Business, Law and Politics, Student LifeArts, Culture Education Politics Society Students 25 June 2021 10 min read

Reasonable doubt shines new light on injustice

by Gemma Wolk

Across Australia, hundreds of cold cases lie unsolved. And yet, the family and friends of victims remain frozen in time without answers. So, who fights for justice when the world has moved on?

Aboriginal and Torres Strait Islander readers are advised that the following contains names and images of people who have died.

In the early hours of Saturday 1 October 1983, a routine police patrol in the small town of Mount Isa, Queensland, discovered the brutally beaten body of a young woman left for dead in a dark hotel car park.

Patricia Carlton was alive, but only barely, having suffered severe injuries from sexual assault and multiple violent blows to the head with a metal pipe.

As medics tried, but failed, to revive her, police had already identified their suspect – Carlton’s boyfriend at the time, Kelvin Condren.

Despite the fact it was later found Condren had been picked up for drunk and disorderly behaviour and was incarcerated at the time of the crime, a confession and witness testimony were all that was needed to close the case quickly. And – under alleged duress – it's exactly what was delivered. Kelvin Condren after his release in 1990

It’s the stuff of nightmares for most of us. Being tied to a crime we didn't commit. Desperate pleas of innocence echoing unheard from behind bars. The sheer terror as we learn of circumstantial evidence bolstering the case against us.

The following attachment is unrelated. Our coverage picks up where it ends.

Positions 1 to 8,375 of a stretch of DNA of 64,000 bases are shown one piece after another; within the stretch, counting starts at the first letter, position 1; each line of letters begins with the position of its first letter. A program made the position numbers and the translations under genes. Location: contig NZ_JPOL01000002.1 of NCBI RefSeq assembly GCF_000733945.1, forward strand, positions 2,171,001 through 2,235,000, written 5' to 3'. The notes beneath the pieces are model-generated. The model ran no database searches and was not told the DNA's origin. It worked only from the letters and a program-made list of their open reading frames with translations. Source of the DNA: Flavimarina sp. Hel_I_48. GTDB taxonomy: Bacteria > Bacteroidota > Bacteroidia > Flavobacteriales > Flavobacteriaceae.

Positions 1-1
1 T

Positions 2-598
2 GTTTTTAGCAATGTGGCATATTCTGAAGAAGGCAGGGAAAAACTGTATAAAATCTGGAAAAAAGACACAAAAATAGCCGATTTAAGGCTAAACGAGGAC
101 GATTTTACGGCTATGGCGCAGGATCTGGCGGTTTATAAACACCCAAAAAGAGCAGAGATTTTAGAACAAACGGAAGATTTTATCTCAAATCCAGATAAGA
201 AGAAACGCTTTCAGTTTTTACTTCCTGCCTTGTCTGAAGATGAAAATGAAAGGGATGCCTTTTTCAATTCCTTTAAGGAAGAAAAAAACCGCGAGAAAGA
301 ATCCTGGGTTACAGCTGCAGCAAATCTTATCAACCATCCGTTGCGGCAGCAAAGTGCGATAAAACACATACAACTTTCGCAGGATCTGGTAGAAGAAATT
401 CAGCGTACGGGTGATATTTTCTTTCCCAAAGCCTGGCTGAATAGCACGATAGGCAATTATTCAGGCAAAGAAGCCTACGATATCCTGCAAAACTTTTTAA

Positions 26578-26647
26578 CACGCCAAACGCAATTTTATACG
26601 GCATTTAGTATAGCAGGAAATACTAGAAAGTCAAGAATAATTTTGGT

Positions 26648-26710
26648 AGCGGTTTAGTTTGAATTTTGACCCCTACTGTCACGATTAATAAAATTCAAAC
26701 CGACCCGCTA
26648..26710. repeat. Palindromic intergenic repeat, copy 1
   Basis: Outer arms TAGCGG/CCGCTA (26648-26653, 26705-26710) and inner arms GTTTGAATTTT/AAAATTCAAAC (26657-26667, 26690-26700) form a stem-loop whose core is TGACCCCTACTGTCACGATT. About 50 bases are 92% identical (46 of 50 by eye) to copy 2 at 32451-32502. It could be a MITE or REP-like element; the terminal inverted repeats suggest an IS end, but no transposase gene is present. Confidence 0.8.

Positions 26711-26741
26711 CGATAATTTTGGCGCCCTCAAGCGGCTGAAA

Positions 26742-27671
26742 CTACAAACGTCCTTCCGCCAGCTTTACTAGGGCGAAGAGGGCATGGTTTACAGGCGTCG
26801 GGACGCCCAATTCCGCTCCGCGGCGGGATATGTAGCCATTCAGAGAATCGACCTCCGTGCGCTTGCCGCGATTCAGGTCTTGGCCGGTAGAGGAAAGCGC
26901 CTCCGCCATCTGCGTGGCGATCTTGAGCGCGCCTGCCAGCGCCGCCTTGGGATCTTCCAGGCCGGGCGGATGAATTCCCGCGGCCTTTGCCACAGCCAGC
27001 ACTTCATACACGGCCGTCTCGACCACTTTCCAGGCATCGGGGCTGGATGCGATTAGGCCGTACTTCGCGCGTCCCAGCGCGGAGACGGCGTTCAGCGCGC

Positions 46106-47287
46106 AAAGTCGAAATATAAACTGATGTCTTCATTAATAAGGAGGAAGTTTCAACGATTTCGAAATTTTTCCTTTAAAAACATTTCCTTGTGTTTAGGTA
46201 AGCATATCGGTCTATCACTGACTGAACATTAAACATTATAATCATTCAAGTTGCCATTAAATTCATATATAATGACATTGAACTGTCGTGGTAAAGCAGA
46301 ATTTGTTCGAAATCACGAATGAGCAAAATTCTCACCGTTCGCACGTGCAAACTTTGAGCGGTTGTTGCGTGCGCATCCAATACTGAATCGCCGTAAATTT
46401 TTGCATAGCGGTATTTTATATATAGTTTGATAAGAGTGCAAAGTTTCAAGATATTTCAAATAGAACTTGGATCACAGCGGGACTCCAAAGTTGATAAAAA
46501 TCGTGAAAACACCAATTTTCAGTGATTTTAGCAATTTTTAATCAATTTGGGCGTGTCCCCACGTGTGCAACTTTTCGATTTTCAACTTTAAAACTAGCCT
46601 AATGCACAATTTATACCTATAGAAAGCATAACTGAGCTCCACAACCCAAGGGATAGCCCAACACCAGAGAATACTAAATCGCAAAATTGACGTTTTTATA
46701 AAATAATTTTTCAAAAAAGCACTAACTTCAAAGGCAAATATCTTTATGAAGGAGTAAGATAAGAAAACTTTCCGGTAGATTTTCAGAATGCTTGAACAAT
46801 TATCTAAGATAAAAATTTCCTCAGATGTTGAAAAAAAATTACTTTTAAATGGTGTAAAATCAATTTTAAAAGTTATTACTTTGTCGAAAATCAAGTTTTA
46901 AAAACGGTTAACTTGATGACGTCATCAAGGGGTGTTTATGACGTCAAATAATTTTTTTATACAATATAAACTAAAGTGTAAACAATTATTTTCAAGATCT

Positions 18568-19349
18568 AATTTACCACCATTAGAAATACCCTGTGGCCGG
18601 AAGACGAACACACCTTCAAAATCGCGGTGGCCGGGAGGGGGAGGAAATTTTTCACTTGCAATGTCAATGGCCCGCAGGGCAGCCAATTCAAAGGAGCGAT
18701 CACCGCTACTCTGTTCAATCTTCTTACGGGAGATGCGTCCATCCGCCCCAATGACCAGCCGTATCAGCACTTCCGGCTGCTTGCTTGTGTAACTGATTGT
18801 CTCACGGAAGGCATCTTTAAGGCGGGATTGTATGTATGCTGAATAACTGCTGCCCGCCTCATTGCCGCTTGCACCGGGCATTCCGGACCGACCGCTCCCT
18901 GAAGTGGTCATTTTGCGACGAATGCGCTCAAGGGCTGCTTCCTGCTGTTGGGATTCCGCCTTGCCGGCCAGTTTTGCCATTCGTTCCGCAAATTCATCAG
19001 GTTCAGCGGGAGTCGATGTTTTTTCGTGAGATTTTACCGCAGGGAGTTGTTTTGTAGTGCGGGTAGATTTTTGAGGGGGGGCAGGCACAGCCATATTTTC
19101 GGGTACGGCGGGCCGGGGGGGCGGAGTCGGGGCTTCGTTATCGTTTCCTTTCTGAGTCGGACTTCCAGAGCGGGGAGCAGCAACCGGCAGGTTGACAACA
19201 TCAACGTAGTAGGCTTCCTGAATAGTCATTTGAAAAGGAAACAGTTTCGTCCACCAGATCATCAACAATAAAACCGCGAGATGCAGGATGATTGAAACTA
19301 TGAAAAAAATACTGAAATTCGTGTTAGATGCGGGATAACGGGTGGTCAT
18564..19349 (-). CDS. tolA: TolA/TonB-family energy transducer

<Kelvin Condren after his release in 1990 (c) Library Nwn NewsCorp Australia

And yet, Kelvin Condren's conviction is only one of dozens of wrongful convictions in Australia.

After multiple arduous appeals, Condren’s name was cleared in 1990, but 38 years after her murder, Patricia Carlton’s real killer remains unidentified.

Officers involved in the original investigations have left, witnesses passed away, and evidence gathers dust whilst today’s force deal with the influx of new crimes that demand their attention. And yet, the family and friends of victims remain frozen in time without answers.

the family and friends of victims remain frozen in time without answers.

So, who fights for justice when the world has moved on?

Criminologist Associate Professor Xanthé Mallett is among the world's leading forensic anthropologists dissecting human behaviour. Her expansive work in the field has honed her interest in reexamining cold cases.

"I've seen firsthand the impact on family and friends as a result of waiting years for answers. Not only is life stolen from the wrongfully convicted, but any further investigations cease, meaning the real perpetrator remains at large," she says.

"Understandably, the effect of the injustice is felt through communities for generations. It's something I feel passionate about helping to combat."

Harnessing her role as an educator, Xanthé now sits at the helm of the Bridge of Hope Innocence Initiative Newcastle.

An extension of the RMIT program, the Initiative is an opportunity for criminology and law students across Australia and the world to work together with authorities on piecing together evidence to reinvigorate cold cases.

It’s win-win. Under the supervision of experienced practitioners like Xanthé and colleagues Shaun McCarthy and Peter Gogarty, students get to apply their learnings to real cases, whilst time-poor partner authorities like the police receive the findings to help bolster their investigations.

Over 2,000 kilometres away from Mount Isa in Grafton, NSW, Katrina Stanbury was just a tiny newborn when Patricia Carlton’s body was discovered by police.